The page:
But these aren’t the strainings of a hack; it’s the type of baroque excess that comes from the author’s euphoria, not pretense, and it makes a sympathetic reader laugh in delight, not derision. There’s the inescapable sense of Morgan’s bliss throughout, and even when he’s ludicrously verbose, you sense it’s from exhilaration, not a lack of craft. It’s writing that indicates less a struggle for articulation than an inability to turn off a roaring valve.

And then there’s Joe’s other reason to pull the heist: “Turn this last trick and we’re free. We can get out of this Life before it kills us.” This from his girlfriend, Kitty Litter, a whore with a heart of gold (the only kind in Homeboy, and the novel’s packed with them) – and for a moment, we’re back in cliché. But again, Morgan uses cliché as a launching point, an indication of perspective; his characters find purpose in platitudes, and many of the novel’s essential frictions (and much of its melancholy) arise from the characters’ inability to conform to them.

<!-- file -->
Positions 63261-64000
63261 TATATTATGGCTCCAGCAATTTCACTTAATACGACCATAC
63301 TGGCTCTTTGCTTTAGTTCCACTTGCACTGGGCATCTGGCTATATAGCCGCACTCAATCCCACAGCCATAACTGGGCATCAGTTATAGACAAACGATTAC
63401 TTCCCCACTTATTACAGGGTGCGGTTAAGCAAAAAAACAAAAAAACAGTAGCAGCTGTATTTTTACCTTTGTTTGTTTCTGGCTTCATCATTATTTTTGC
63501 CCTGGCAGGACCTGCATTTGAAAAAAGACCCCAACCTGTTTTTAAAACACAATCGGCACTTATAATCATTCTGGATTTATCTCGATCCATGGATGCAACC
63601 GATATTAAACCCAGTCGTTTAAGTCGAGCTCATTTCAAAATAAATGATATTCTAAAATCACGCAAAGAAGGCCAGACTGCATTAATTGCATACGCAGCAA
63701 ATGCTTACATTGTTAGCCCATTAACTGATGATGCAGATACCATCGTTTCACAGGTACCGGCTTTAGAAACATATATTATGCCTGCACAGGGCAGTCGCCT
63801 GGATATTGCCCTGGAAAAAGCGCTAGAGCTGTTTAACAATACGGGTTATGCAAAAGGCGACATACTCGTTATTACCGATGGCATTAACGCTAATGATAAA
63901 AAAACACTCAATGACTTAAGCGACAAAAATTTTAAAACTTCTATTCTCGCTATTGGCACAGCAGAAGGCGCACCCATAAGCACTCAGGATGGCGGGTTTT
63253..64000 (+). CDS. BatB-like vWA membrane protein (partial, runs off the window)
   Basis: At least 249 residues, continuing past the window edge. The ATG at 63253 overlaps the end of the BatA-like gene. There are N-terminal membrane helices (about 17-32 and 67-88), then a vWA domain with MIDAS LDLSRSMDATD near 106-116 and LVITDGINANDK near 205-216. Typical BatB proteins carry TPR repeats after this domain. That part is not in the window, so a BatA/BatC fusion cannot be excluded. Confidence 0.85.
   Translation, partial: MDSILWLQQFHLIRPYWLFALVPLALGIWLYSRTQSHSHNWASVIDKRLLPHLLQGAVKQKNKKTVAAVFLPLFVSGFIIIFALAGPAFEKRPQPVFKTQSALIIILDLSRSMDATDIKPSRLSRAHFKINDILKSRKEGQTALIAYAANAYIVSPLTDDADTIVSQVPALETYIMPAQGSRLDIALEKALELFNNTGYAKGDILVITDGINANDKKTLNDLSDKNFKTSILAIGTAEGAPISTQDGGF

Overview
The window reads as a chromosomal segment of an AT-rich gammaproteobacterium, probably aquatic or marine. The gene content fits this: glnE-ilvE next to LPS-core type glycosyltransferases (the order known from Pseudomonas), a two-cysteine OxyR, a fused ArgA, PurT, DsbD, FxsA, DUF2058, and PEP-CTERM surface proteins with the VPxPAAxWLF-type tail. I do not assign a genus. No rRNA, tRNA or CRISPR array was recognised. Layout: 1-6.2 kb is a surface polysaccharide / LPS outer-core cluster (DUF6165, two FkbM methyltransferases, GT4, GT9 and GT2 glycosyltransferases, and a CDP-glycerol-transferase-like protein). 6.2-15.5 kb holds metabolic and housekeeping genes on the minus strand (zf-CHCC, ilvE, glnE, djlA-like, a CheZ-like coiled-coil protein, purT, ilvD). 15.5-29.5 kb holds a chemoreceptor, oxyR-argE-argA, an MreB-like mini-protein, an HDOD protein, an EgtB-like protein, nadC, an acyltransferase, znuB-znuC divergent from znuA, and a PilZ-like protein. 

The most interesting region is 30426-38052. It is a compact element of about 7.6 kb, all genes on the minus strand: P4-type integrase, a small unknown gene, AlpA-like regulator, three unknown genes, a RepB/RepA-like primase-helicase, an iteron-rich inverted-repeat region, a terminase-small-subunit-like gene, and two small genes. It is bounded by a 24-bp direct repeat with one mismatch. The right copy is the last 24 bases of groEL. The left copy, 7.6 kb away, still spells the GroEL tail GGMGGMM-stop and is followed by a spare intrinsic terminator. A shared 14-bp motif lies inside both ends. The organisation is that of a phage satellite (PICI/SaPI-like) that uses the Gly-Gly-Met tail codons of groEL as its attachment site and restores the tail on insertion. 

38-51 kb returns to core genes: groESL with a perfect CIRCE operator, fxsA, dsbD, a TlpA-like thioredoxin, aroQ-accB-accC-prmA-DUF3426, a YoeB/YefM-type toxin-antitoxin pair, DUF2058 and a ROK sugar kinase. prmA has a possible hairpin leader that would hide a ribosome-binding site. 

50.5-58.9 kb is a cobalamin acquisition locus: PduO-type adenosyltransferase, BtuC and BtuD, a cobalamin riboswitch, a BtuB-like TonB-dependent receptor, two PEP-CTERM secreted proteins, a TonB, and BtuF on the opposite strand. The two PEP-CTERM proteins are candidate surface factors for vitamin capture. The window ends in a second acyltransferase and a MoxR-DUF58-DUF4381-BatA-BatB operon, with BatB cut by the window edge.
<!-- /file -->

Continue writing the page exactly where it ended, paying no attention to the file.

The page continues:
So Kitty implores Joe to do The Last Score. Joe is eventually arrested on another charge. Kitty can’t visit him because she’s listed as one of his crime partners from a previous arrest. You think she stays home, being comforted by friends and family, writing to the governor for Joe’s parole? No, she whiles away Joe’s prison time by shacking up with Dan, a married man with artistic pretensions prone to declarations like, “Ah, the Cubist nightmare of post-Versailles Germany…. I can feel it in my…my…my viscera!” Eventually, a very drunk Dan crashes a car, killing his passenger, and suffering a fatal injury. Just before he dies, groggy with morphine, Kitty has him sign a check for a “few hundred” to compensate the victim’s family. It’s soon revealed that the check was for ten thousand dollars, and Kitty cashes it to pay her doctor’s bills and incidental expenses. So much for cliché.